Friday, February 27, 2015

Requiem for the Focus Leadership Institute

I was over it.

I've been gone from there for a year and a half. And I was fine. Until I saw the comments on the FLI Facebook page under the announcement that the program is closing today. So now I'm grieving again.

Twenty years. More than 3000 students. Lives transformed. I was one of them.

When Institute founder Dr. Ken Ogden was dying last November, I wrote to him that I count it one of the great privileges of my life that I got to be associated with the Institute. I think I will always count it so, no matter what else God allows me to experience. It was that extraordinary.

When a good friend dies, you remember the ways you are different for having known that person. And so, appropriately...

Because of FLI

I was changed by love. 

My introduction to the Institute (aka Institute for Family Studies, aka Focus on the Family Institute, aka Focus Leadership Institute :)) came in the summer of 1999 when I attended as a student. In the middle of that semester, I flew to Chicago to stand up in the wedding of some wonderful friends from college. It was the strangest experience. 

I had only been at the Institute for 4 weeks, but—being back with the people who had been my life for the past 4 years—I could tell something was different. I was different. My only explanation was that I had, in just that short time, been loved with a special quality of love by classmates, faculty and staff. The effect only multiplied during my 11 years on staff, from 2002 to 2013. As so many others have said, the relationships are the most important thing I will take with me. 

I was rooted professionally. 

After being deftly launched by awesome editors at Plugged In (my first job out of college), I spent most of the formative years of my career at the Institute—from my mid-twenties to my mid-thirties. Whatever I was going to learn that would shape the rest of my career was going to happen then. I'm so glad for the rich variety of experiences I was afforded, and I feel very, umm..., shapely.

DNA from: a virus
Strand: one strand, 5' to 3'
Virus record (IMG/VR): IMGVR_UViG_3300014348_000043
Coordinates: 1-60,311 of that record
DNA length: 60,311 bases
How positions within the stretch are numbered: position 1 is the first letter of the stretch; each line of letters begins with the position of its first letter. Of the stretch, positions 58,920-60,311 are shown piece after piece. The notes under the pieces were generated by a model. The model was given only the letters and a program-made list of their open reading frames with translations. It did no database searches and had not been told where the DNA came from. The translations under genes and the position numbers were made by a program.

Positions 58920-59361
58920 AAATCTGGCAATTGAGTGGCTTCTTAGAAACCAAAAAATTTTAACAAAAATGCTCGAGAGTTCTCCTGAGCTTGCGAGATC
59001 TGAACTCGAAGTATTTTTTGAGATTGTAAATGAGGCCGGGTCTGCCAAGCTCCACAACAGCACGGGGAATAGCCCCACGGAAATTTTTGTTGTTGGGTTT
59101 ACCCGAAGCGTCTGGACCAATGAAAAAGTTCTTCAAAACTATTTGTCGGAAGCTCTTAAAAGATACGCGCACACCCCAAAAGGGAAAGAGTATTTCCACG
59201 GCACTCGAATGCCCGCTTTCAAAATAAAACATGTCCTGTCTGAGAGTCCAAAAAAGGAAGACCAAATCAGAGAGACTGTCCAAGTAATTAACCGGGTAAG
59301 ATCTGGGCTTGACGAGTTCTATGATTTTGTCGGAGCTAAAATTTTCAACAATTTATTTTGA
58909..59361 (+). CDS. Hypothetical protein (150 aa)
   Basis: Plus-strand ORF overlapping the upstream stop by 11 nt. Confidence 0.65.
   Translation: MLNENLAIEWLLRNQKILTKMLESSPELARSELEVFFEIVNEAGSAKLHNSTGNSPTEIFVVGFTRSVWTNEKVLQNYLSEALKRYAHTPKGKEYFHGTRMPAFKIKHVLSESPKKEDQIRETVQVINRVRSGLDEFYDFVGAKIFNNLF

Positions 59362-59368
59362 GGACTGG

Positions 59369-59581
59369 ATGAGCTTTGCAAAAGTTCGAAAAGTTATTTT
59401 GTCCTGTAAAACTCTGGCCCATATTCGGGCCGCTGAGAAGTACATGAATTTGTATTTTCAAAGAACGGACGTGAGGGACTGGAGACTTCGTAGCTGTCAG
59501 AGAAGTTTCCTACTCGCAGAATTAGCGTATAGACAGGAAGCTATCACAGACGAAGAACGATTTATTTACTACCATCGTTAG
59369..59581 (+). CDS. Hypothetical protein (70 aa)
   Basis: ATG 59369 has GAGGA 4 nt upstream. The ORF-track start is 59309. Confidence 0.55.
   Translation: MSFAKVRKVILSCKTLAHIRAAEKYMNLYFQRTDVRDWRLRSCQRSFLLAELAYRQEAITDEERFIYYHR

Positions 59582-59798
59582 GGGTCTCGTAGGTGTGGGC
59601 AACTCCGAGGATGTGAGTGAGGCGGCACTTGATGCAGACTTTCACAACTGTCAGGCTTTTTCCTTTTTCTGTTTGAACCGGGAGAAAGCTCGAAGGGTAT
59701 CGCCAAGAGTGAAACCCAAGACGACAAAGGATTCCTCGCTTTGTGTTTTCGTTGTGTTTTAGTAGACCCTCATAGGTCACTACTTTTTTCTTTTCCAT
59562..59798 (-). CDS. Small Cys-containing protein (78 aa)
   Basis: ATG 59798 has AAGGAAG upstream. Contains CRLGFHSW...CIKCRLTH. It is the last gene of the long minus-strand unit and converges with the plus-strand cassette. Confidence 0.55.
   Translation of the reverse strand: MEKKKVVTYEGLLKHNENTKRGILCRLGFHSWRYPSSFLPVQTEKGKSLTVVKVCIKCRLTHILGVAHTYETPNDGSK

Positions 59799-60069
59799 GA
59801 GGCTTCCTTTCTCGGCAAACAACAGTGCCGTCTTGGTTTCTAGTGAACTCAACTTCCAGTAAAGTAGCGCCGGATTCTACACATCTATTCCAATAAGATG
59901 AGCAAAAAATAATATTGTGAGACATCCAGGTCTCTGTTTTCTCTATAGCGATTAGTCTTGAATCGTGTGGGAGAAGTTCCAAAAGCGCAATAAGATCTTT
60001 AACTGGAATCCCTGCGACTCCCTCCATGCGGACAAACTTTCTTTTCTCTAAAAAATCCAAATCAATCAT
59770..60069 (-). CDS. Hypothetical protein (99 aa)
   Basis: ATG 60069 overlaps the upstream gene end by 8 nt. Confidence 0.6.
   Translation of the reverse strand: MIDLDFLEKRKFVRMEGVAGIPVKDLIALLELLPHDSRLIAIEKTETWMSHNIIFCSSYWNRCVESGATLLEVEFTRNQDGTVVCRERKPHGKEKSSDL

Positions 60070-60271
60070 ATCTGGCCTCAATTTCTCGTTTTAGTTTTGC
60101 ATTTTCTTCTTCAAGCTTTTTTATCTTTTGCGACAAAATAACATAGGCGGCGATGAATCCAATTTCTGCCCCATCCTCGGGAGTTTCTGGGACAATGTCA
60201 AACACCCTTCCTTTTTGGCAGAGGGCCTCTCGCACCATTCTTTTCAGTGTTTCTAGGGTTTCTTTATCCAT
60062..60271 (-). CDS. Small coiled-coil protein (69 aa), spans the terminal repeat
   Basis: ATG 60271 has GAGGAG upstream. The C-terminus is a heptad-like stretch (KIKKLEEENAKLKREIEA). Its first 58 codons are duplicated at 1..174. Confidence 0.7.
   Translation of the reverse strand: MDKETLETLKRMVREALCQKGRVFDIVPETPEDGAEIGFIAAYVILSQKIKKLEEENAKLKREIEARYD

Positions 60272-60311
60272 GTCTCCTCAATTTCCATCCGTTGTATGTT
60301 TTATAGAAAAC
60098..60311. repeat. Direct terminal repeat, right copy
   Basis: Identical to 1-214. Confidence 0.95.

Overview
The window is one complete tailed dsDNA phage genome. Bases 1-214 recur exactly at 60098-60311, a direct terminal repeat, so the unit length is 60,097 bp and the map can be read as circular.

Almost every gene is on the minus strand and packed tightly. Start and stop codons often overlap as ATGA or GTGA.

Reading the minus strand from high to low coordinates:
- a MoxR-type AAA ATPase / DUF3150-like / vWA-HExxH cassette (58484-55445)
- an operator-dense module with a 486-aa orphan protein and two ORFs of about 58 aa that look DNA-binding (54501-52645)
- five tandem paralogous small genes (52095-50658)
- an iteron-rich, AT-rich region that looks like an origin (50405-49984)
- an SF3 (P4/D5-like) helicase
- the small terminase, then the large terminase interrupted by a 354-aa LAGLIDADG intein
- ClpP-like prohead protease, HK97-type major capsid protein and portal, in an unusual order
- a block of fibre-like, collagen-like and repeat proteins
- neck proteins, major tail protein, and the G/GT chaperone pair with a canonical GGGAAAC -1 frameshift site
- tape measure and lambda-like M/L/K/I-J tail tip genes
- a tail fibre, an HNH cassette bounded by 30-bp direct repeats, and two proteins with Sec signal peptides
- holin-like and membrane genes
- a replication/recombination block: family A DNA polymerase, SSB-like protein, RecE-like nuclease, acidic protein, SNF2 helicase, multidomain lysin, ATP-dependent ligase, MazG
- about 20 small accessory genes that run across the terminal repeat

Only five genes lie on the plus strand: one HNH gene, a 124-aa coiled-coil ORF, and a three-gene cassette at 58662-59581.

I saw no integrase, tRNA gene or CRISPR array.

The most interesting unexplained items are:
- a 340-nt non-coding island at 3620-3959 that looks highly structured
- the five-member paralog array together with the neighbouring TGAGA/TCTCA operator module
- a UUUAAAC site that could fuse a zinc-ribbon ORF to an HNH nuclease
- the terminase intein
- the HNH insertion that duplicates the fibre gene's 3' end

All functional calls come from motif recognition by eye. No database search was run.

I came to FLI in an entry-level residence life position and left with experience in event planning, crisis management, digital marketing, budget management, teaching, curriculum writing, strategic planning, and web content strategy.

I am NOT saying that I am an expert in all these things. Good Lord, I learned some of them through the train-wreck teaching method. And while they don't fit neatly on a resume, they sure give me a lot of tools in my box to take wherever I go.

Foremost in the list of things that shaped me were the Strengths concepts we used with both students and staff and the wealth of professional connections I gained—especially while supervising the internship program my last three years on staff.

I learned the value of whole-person leadership.

I got to meet more than 2000 of the 3200 students who passed through FLI. Observing them, I was convinced of this: the greatest leadership need in our world today is for leaders who live integrated lives. Those with a big heart, deep passion and humble faith. Who think critically and ask hard questions. Who understand what they're good at—and what they're not good at. Who are comfortable in their skin and represent themselves authentically. Who are willing to take risks and give themselves away serving those they lead. We don't just need managers. We need leaders. In every sphere.

At FLI I got to work with and under some of those leaders. And it was an honor to walk with students who were seeking that kind of whole-person growth. By God's grace, I'm closer to whole for having done so.

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